Wednesday, November 6, 2013

Given Fully

Spurgeon's evening devotional was touching today. He spoke about the precious nature of Christ's sacrifice. It made me think about the concept of a last will and testament. Here is a great group of verses:

"But when Christ appeared as a high priest of the good things that have come, then through the greater and more perfect tent (not made with hands, that is, not of this creation) he entered once for all into the holy places, not by means of the blood of goats and calves but by means of his own blood, thus securing an eternal redemption. For if the blood of goats and bulls, and the sprinkling of defiled persons with the ashes of a heifer, sanctify for the purification of the flesh, how much more will the blood of Christ, who through the eternal Spirit offered himself without blemish to God, purify our conscience from dead works to serve the living God. Therefore he is the mediator of a new covenant, so that those who are called may receive the promised eternal inheritance, since a death has occurred that redeems them from the transgressions committed under the first covenant. For where a will is involved, the death of the one who made it must be established. For a will takes effect only at death, since it is not in force as long as the one who made it is alive." Hebrews 9:11-17 ESV

Death isn't something we like to think about. Theory is one thing but reality is another. Someone making a will is thinking ahead about loved ones. They want to reach beyond the grave and give to people or causes what they have acquired in life. It is a declaration that is meant to survive death... a last statement or commentary on what their priorities were and what direction their thoughts and decisions were pointed in.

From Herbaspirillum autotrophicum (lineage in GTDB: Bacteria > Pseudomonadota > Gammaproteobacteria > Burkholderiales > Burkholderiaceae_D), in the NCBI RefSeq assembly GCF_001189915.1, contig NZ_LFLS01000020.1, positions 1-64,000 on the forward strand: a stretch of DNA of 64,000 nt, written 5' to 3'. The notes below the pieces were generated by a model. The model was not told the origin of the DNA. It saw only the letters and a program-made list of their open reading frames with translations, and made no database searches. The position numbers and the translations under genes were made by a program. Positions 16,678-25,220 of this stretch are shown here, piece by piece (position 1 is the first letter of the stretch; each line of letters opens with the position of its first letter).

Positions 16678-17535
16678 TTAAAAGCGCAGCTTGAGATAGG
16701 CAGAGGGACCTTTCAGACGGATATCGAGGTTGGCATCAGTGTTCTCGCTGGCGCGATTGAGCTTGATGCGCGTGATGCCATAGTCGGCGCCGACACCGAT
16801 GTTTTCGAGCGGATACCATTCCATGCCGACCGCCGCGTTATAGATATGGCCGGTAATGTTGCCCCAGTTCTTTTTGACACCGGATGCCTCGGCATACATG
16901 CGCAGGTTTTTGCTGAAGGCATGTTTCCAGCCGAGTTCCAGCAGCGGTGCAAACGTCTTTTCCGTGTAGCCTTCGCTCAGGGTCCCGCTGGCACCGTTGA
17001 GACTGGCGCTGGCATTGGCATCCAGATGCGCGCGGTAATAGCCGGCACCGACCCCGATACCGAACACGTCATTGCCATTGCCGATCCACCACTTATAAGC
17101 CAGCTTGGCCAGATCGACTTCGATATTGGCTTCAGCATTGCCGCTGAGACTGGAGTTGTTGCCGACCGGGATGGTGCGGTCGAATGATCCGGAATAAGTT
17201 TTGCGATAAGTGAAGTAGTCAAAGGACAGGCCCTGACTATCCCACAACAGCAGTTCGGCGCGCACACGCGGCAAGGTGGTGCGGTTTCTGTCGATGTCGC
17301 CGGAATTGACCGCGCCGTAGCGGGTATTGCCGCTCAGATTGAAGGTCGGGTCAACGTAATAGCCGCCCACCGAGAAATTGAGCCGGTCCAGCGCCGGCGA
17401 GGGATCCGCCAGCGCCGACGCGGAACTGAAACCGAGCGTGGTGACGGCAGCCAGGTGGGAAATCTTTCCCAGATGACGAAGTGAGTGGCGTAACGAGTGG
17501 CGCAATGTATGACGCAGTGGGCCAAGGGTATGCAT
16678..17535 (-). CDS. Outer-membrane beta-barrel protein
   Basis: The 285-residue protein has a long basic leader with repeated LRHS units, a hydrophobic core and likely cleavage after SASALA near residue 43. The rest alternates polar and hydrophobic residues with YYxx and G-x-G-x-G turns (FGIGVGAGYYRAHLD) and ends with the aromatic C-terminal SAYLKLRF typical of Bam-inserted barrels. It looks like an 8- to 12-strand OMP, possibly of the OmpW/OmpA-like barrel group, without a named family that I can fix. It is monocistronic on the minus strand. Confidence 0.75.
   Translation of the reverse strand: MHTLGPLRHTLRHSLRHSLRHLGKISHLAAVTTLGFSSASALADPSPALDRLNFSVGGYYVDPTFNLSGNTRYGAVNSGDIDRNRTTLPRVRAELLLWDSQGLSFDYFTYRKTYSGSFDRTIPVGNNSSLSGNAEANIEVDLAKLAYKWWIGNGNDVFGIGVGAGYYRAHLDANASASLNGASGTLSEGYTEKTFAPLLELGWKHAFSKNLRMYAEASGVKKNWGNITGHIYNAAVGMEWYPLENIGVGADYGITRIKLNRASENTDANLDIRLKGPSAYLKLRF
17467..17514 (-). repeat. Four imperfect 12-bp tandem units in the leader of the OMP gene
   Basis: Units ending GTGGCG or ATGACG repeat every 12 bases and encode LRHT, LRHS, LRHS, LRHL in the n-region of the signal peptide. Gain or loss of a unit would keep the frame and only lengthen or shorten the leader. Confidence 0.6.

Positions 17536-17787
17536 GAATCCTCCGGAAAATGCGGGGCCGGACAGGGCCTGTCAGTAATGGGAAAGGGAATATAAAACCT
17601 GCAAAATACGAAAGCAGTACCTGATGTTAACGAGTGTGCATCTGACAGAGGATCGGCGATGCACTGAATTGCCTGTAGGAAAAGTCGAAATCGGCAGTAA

Some things can't be communicated or passed on until after death. On one hand it is a sad thing. On the other it is a beautiful practical thing. If objects, cars, houses, monies, etc... were passed on before death there would be a sense of shared ownership. After death the inheritance fully belongs to the one specified in the will.

Jesus healed people. Many people. He speaks in Luke 8:46 of virtue 'leaving' or 'going out of Him'. The Greek word is Exerchomai (Strong's G1831) and it is the same word used when Jesus cast the legion demons out of a man in Luke 8:46. Virtue left Christ and they were healed and even brought back to life but there were some things that needed more than that. It could not be partial in any way.
Christ needed to die in order to give us a full inheritance. He needed to die and leave the planet so the Spirit that He was given without measure could be given to us.

In a sense... His death made it a full grace transfer. It is not a partial gift... it is a full transfer of assets. We own Christ's life. We possess Christ's righteousness. It is ours because it is given to us. It was not something we could own while He was alive. He owned it in life now it is given to us.

Resurrection has broken the boundary of death. Now the same inheritance can be given to many.

"I do not cease to give thanks for you, remembering you in my prayers, that the God of our Lord Jesus Christ, the Father of glory, may give you the Spirit of wisdom and of revelation in the knowledge of him, having the eyes of your hearts enlightened, that you may know what is the hope to which he has called you, what are the riches of his glorious inheritance in the saints, and what is the immeasurable greatness of his power toward us who believe, according to the working of his great might that he worked in Christ when he raised him from the dead and seated him at his right hand in the heavenly places" Ephesians 1:16-20 ESV

It is a solemn weighty thing to receive a gift like that. I want to treasure what I have been given and plant it like seed everywhere I go so others can have it also.

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